top of page

Soil Wars: The Battle Between Fungi and Bacteria – Who's Winning in Your Garden


Ever wondered why some plants thrive in specific soils while others struggle? It turns out that the balance between fungi and bacteria in the soil is a key player in determining the health and productivity of plants. This ratio shifts as ecosystems evolve, from early growth stages to mature and diverse forest environments. Understanding this ratio is essential for growers as it helps create the optimal conditions for crops to flourish.


Ecosystem Succession and the Fungal to Bacterial Ratio:


When a piece of land is disrupted, like after a fire or deforestation, the first colonizers are usually bacteria and what we commonly call "weeds." These adaptable plants have annual growth cycles, produce numerous seeds, resist droughts and floods, and have limited root systems. All these traits are vital for survival in marginal soil conditions. At this stage, the soil has a low fungal-to-bacterial ratio, typically less than 0.1, with bacteria dominating the nutrient cycle.




As time passes, and as plants nourish the soil with organic matter, the ecosystem undergoes a process known as ecosystem succession. Perennial plants and trees begin to grow, creating a more diverse and stable environment. This is when fungi come into play, with a fungal-to-bacterial ratio of around 5. Fungi possess a unique ability to form partnerships with plant roots, known as mycorrhizal associations. These partnerships enable the exchange of nutrients between fungi and plants, resulting in mutual growth and health.


At the other end of the spectrum, in permanent forests like Pine tree forests, the fungal to bacterial ratio can soar to over 10. Did you know that pine trees intentionally produce highly acidic needles as a survival strategy? These needles smother the ground cover, which typically dislikes fungal-dominated soil. Moreover, the needles create an acidic environment that promotes fungal growth.






Why Are Fungi Crucial for Plants?

Fungi provide several benefits through their partnerships with plants. Firstly, they help plants access nutrients beyond their immediate root zone. Fungi extend their fine thread networks, called hyphae, deep into the soil, gathering nutrients like phosphorus and micronutrients. In return, plants supply fungi with sugars, creating a win-win situation.


Fungi also contribute to soil structure and aggregation. Their hyphae weave a network that binds soil particles together, forming stable clumps. These clumps improve the soil's water-holding capacity and enable plant roots to penetrate deeply, leading to better plant growth and increased resistance to drought.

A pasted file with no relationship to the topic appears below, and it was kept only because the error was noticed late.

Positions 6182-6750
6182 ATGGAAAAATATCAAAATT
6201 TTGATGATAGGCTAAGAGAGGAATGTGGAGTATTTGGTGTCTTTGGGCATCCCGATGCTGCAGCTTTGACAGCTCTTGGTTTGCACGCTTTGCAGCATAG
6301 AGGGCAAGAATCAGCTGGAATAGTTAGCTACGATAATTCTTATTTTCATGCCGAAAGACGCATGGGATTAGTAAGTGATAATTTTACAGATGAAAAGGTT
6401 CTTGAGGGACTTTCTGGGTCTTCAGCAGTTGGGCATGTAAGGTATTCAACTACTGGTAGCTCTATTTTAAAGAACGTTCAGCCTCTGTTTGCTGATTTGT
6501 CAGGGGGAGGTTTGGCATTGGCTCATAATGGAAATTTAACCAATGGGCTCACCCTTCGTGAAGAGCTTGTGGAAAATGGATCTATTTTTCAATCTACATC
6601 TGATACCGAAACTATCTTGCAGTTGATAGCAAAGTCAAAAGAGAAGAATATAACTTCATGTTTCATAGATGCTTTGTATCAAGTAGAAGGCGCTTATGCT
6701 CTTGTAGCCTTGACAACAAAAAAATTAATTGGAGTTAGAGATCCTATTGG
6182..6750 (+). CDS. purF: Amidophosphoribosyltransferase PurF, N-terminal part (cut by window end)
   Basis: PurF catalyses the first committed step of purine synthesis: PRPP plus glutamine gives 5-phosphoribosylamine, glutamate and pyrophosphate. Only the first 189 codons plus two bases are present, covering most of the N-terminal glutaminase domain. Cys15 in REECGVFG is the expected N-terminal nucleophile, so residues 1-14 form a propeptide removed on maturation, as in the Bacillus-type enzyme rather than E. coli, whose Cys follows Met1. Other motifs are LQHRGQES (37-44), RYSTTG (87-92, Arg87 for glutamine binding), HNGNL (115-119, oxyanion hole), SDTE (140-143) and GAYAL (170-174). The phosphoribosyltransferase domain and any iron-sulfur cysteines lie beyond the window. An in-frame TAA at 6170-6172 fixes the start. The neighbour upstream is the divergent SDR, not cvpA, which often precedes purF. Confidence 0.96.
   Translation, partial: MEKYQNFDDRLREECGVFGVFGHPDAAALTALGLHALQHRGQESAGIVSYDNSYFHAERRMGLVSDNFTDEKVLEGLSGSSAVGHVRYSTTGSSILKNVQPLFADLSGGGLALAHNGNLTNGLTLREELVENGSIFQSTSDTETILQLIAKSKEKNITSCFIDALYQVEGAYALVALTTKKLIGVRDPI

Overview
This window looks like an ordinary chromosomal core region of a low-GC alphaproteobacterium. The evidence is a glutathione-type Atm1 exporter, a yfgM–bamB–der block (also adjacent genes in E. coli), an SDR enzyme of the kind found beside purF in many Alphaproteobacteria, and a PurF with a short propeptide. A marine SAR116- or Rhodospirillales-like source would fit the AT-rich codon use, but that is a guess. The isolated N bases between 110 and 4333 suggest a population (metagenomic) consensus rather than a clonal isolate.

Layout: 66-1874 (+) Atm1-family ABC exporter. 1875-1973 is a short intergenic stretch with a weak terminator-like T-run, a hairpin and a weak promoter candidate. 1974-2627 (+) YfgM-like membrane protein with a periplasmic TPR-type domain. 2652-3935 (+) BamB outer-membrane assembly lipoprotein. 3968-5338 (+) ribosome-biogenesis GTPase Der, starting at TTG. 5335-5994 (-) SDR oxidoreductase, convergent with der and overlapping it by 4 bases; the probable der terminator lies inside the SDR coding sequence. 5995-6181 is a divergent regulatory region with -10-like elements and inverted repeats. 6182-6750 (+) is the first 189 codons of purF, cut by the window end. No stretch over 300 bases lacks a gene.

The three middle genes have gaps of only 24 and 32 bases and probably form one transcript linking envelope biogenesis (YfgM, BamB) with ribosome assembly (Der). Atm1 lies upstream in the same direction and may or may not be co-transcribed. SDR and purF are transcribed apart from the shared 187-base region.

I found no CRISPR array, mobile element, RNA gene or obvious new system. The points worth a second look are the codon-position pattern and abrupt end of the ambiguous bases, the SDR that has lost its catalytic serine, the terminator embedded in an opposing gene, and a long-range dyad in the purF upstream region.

Moreover, fungi play a crucial role in the enzymatic digestion of complex organic compounds found in soil, such as lignin and cellulose. This process unlocks nutrients trapped in these compounds, effectively allowing fungi to mine the organic nutrient pool on behalf of plants. Remarkably, approximately 96% of nitrogen (N), 90% of potassium (K), and 70% of phosphorus (P) in the soil are in organic or inorganic forms, not available to plants, waiting to be utilized with the help of a healthy soil food web.



Why Does It Matter for Growers?

Understanding the fungal to bacterial ratio is vital for growers to tailor their soil conditions to the specific crops they are cultivating. Annual grain crops thrive in soils with higher bacterial dominance, while perennial fruit or nut trees prefer fungal-dominated soil. By knowing this, growers can create the ideal conditions for their crops, promoting healthier plants and higher yields.


This knowledge doesn't just benefit plant nutrition. By fostering a more complex and efficient ecosystem with a higher fungal to bacterial ratio, growers also experience reduced weed problems, decreased irrigation requirements, and lower fertilizer use. This results in healthier, more nutritious crops that are less prone to diseases.


It's essential to note that traditional farming practices, such as plowing or overgrazing, often disrupt the soil, pushing it back towards an early succession stage. This disruption can lead to a lack of diversity and make it easier for weeds to take over. Instead, we should aim for more resilient and diverse ecosystems by promoting fungal-dominated soils. This entails reducing soil disturbance, encouraging beneficial plant-fungi partnerships, and supporting sustainable agricultural practices.


Are you itching to know what's beneath your feet? Whether you want to test your soil's secrets or consult on how to make it thrive, we've got you covered! Book your free 30-minute consultation now.


Or keep up with the latest from Radice by subscribing to our mailing list!




50 views0 comments

Comentários


bottom of page